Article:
Scripture reading and memorizing, prayer, meditation, contemplation, poetry reading and memorizing: all of these I do with regularity, though their structural quality varies, or perhaps strengthens and weakens, from year to year. In these areas, what some call "disciplines," I find it best to flex.
I enjoy correspondence, but have a now engrained dislike of doing it by e-mail, which, in my experience, has cheapened and disfigured what correspondence was when done by land. "E-mailing" has now become part of the structure of my day—even a ritual—but I don't usually experience it as a means of joy, as I did correspondence in the pre-internet world.
Comment: What are your favorite tools?
EM: Sanford mechanical pencils (.5 mm 2B lead), Pilot Razor Point pens, white Ampad writing pads, Levenger note cards, a lap desk, an old (well, 2001) iBook, an old (well, 1988) shallow-back Celebrity guitar.
Comment: Tell us about a project that delighted you.
EM: When I was ABD at the University of Delaware in the late nineties I saw an ad in Christianity Today for a writing contest on "faith and consumerism." I was doing a lot of reading and thinking about consumerism, and was feeling increasingly drawn toward writing, especially in a less academic way. This seemed a good opportunity to bring the two together, but a long domestic emergency kept me from working at it. Finally, just before the contest deadline, I happened to watch the Gregory Peck film Gentleman's Agreement, a story about a crusading journalist, and woke up the next morning inspired to try the essay, some ideas for which had been gathering in my head but had never made it on to paper in any coherent form. Once I started to write I could barely stop. Something about the creative non-fiction form helped release a kind of surging energy I had only had foretastes of previously, and with it an excitement that yanked me out of bed early several mornings to get back to work on it. The essay I wrote came in second in the contest, and was eventually published as "Keeping Up with the Amish" in Christianity Today.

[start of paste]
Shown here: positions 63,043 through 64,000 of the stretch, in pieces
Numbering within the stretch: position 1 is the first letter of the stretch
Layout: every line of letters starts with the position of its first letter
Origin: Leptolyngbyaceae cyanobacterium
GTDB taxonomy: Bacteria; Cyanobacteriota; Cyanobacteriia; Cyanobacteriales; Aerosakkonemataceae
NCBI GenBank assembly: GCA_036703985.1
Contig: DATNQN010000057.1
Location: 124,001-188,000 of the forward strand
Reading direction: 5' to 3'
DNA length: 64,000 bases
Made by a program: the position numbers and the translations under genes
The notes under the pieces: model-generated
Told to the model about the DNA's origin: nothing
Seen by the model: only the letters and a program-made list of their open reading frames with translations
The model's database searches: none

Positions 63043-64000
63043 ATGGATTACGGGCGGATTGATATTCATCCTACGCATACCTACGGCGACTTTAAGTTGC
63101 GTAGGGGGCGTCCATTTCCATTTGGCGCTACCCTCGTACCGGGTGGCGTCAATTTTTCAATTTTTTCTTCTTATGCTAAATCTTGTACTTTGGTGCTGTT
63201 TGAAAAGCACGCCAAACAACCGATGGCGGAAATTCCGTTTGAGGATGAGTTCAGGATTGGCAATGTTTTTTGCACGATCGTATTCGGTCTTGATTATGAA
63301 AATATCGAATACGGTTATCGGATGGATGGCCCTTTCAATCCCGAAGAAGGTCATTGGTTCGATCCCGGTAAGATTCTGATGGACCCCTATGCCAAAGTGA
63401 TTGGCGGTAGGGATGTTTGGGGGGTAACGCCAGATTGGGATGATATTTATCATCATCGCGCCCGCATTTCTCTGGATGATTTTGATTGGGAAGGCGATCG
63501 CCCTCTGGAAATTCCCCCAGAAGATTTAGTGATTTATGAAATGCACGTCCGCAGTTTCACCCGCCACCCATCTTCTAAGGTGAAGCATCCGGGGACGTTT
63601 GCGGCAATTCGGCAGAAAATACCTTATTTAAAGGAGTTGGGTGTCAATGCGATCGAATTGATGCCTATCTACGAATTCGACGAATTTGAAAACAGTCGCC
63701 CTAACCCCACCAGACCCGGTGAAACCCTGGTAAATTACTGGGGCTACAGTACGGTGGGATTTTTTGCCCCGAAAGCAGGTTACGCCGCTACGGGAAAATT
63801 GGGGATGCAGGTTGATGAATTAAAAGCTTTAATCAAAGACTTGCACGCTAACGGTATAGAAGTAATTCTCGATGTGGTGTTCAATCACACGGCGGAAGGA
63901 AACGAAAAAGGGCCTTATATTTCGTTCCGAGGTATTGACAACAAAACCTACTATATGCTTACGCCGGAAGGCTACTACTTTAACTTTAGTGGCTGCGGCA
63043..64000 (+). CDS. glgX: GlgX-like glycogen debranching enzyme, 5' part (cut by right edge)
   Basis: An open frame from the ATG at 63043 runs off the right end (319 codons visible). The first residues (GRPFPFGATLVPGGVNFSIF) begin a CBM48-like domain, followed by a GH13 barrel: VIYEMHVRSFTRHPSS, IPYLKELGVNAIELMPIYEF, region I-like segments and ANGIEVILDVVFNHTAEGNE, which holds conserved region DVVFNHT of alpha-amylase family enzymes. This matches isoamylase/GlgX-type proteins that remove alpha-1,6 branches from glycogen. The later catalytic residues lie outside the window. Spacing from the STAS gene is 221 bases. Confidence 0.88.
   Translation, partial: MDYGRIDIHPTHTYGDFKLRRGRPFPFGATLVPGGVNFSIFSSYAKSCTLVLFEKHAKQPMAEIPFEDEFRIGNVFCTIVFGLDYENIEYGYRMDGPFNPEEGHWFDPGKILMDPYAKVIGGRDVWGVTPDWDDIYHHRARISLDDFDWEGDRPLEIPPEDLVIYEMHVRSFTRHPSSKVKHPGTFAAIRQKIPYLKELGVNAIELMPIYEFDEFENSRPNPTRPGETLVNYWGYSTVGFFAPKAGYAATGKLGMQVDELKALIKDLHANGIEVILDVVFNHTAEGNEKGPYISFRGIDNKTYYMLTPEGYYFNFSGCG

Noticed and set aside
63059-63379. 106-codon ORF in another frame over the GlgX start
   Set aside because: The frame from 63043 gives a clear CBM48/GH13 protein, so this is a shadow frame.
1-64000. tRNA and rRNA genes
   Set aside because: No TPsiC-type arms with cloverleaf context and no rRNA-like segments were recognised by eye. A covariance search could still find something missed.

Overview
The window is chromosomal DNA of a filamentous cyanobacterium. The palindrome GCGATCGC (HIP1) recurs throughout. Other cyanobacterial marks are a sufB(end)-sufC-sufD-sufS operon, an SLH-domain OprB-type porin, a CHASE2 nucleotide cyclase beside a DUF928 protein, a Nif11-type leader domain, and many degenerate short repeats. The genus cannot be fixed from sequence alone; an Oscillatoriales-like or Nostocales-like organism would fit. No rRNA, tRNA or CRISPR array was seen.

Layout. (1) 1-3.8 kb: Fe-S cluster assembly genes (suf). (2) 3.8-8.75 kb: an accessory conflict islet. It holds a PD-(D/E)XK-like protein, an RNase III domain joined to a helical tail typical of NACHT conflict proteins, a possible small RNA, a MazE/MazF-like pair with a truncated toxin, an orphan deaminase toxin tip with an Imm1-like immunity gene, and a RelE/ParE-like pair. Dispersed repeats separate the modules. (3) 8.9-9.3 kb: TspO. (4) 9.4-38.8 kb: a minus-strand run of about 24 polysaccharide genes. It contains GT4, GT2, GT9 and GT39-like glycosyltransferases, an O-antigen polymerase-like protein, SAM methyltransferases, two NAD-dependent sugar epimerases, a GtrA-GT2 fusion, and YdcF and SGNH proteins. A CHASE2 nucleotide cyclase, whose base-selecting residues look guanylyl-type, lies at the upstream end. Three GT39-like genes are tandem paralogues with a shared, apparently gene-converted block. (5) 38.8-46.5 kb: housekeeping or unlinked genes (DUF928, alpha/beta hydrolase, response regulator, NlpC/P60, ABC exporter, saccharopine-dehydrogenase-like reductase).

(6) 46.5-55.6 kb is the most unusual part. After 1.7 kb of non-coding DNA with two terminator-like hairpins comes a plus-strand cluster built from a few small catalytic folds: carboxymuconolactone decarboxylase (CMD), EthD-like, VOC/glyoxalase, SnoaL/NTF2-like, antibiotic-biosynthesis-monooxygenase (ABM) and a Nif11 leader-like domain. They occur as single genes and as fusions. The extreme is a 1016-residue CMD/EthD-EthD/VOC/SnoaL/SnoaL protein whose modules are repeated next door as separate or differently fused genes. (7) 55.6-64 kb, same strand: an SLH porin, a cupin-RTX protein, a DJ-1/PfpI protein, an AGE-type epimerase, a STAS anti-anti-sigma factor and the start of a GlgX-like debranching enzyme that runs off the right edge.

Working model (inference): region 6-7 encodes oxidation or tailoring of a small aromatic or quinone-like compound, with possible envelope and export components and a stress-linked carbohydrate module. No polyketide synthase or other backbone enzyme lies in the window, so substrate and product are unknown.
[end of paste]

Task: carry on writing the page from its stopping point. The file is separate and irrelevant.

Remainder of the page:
Comment: How do you plan your work?
EM: I'm a horrible planner. I have a hard time believing that anything that lies more than two weeks in the future will actually happen. (Hence my struggles, noted above, in administration). So I struggle to plan courses, essays, books, vacations, my garden—practically everything. I'm generally propelled into what I do by a sense of deep impulse and desire, focused on a particular sphere or realm of interest, and as ideas come I try to get them down on paper as best I can, in the hope that when I return to them the flavor and texture that captured me at the time will still be there, somewhere.
Comment: How does your work connect to other aspects of your life?
EM: I have a grand hope that somehow all of the "learning" that my vocational path has required is yielding a durable ethic in my own life (I think of this as my wife's secret prayer), and a fundamentally sounder way of living together. Unfortunately, many of the connections between my work and my home and church (in tandem with troubles that are all my own) seem to conspire against this end. I find it increasingly difficult, for example, to carve out private space in a world whose high-tech nature makes one so continually accessible, while at the same time, paradoxically, diminishing actual human relations. Increasingly, the need for a radical alternative to the nexus of economic, academic, collegiate, and domestic structures that so shapes my life, and the life of my family, seems not only desirable but necessary. But this very sense of necessity is at the same time a sign of its near impossibility. We're enmeshed in a world that makes the possibility of a true alternative increasingly difficult to realize. Struggling against this formidable reality seems to me the most important task our generation of Christians faces.